What you should know about refrigerator water filters

Water Filter
Using refrigerator water filters can enhance the safety of water and lower costs as compared to using bottled water.

Surveys show that many Americans do not consume sufficient water. They prefer bottled drinks in part because they complain about the taste of water. Water can taste bad because of the presence of contaminants. The fact is, using refrigerator water filters can improve the taste of water and remove contaminants while being more economical than bottled water.

Many refrigerators sold in the market today have ice makers as well as refrigerator water filters and dispensers built in. In earlier years, filters were present only in high-end models, but these days with increased competition, they have become quite common.

These refrigerators are connected directly to the water supply, often via a copper pipe at the back. The water filter is normally present inside the cabinet, or in some cases, in the bottom tray.

What if your refrigerator has an ice-maker but does not have a built-in water filter? In such cases, it is usually possible to install a water filter. The solution is simple - the water filter is installed in the line that supplies water to the refrigerator. Keep in mind that all filters need to be changed periodically and so the external filter should be installed in an easy-to-access location.

Many refrigerator water filters use granular activated carbon (GAC) for filtration. Carbon is capable of absorbing many impurities present in tap water and well water. Chlorinated water supplied by town water systems often has a bad odor - this can be removed by carbon filters. These filters however, are not capable of removing many potentially dangerous contaminants like heavy metals, bacteria and several kinds of chemicals.

Filters in units using GAC must be changed every six months (or more frequently if the manufacturer specifies it). This is important because both chemical contaminants and bacteria can build up within GAC. As a result, if the filters are not replaced on schedule, you may end up with a situation where the output of filtered water is actually more contaminated than unfiltered tap water.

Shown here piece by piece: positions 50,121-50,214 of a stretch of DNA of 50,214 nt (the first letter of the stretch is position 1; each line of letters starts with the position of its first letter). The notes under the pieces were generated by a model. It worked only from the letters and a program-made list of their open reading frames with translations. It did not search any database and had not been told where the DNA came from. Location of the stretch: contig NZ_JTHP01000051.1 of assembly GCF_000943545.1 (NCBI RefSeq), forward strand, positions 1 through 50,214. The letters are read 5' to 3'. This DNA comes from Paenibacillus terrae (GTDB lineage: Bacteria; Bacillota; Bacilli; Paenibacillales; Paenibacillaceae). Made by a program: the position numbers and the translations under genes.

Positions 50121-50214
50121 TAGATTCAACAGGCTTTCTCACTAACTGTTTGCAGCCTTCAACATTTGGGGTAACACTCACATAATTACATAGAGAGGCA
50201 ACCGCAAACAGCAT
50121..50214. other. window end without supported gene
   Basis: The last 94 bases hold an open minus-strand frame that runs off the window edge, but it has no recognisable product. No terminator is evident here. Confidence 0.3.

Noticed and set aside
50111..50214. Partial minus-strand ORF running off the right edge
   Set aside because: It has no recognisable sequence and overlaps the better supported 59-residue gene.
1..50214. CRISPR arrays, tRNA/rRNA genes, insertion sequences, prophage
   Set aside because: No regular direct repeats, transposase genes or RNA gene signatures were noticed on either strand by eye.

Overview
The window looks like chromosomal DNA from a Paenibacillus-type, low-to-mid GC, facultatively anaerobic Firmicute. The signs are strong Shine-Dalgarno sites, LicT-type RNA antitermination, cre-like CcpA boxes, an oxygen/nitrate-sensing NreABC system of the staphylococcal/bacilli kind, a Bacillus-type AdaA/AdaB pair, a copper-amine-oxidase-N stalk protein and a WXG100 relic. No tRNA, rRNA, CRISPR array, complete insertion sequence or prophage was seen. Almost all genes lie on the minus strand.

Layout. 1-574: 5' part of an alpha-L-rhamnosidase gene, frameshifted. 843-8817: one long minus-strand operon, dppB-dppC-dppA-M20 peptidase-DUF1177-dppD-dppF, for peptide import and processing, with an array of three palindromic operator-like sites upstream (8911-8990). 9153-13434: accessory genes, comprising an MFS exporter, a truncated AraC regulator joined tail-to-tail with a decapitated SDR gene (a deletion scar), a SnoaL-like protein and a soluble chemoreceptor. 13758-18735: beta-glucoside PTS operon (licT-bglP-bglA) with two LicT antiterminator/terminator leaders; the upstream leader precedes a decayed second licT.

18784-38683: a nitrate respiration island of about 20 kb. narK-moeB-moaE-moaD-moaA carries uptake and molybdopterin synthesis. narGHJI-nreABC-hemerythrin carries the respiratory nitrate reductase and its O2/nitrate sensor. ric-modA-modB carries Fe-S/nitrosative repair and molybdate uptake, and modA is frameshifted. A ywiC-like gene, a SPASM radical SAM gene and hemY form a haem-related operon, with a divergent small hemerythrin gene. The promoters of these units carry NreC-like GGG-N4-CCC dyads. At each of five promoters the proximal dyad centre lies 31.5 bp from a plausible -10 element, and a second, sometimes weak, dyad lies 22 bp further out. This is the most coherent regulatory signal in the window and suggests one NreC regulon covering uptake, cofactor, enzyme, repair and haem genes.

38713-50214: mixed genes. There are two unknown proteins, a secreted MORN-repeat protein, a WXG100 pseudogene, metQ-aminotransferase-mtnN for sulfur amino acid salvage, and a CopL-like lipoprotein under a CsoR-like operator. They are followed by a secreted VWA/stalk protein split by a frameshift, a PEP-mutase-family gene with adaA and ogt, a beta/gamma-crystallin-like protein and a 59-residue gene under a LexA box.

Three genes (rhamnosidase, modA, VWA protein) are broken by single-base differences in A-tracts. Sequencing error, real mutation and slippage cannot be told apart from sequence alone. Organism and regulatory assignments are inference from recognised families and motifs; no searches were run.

Other refrigerator water filters use solid carbon blocks instead of GAC for filtration. When compared to GAC, carbon block filters can absorb more contaminants including pesticides and other toxins. This is partly because water strains through carbon blocks at a slower rate than through carbon granules.

Unfortunately, solid carbon block filters cannot absorb sulfides and nitrates (which come from fertilizer residues), heavy metals and other dangerous contaminants.

There are some refrigerator water filters that use fiber filters. These filters are made of spun cellulose or rayon closely wrapped together. While these filters can trap dirt, rust, lead, etc, they cannot remove much of the dangerous impurities present in water. For this reason, it is usually not advisable to use fiber filters as the only filtration method. They can be used in combination with carbon and other filters to improve the filtration achieved.

From the perspectives of both cost and safety, using refrigerator water filters makes sense, particularly when compared to using bottled water. Many homes make use of these filter systems in preference to bottled water, which is often just ordinary tap water anyway.